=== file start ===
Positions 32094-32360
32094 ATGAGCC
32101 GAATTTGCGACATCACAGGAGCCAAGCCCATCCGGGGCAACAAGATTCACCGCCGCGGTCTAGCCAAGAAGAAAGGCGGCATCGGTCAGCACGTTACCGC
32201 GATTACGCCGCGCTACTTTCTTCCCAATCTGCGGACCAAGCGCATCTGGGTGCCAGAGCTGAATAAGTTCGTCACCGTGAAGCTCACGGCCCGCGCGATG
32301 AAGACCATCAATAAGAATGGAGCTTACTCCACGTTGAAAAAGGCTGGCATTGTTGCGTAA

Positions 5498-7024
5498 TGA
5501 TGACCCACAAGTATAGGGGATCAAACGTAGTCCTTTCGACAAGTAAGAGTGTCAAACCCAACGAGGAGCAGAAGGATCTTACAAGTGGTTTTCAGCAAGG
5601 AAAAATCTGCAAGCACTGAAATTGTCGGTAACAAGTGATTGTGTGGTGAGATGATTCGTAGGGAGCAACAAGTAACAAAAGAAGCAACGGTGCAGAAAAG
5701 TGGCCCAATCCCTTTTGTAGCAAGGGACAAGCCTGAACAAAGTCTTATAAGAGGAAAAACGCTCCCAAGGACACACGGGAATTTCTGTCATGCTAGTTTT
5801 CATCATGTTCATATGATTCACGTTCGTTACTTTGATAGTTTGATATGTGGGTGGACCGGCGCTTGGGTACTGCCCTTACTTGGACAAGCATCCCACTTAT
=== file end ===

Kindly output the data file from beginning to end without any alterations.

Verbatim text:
Positions 32094-32360
32094 ATGAGCC
32101 GAATTTGCGACATCACAGGAGCCAAGCCCATCCGGGGCAACAAGATTCACCGCCGCGGTCTAGCCAAGAAGAAAGGCGGCATCGGTCAGCACGTTACCGC
32201 GATTACGCCGCGCTACTTTCTTCCCAATCTGCGGACCAAGCGCATCTGGGTGCCAGAGCTGAATAAGTTCGTCACCGTGAAGCTCACGGCCCGCGCGATG
32301 AAGACCATCAATAAGAATGGAGCTTACTCCACGTTGAAAAAGGCTGGCATTGTTGCGTAA

Positions 5498-7024
5498 TGA
5501 TGACCCACAAGTATAGGGGATCAAACGTAGTCCTTTCGACAAGTAAGAGTGTCAAACCCAACGAGGAGCAGAAGGATCTTACAAGTGGTTTTCAGCAAGG
5601 AAAAATCTGCAAGCACTGAAATTGTCGGTAACAAGTGATTGTGTGGTGAGATGATTCGTAGGGAGCAACAAGTAACAAAAGAAGCAACGGTGCAGAAAAG
5701 TGGCCCAATCCCTTTTGTAGCAAGGGACAAGCCTGAACAAAGTCTTATAAGAGGAAAAACGCTCCCAAGGACACACGGGAATTTCTGTCATGCTAGTTTT
5801 CATCATGTTCATATGATTCACGTTCGTTACTTTGATAGTTTGATATGTGGGTGGACCGGCGCTTGGGTACTGCCCTTACTTGGACAAGCATCCCACTTAT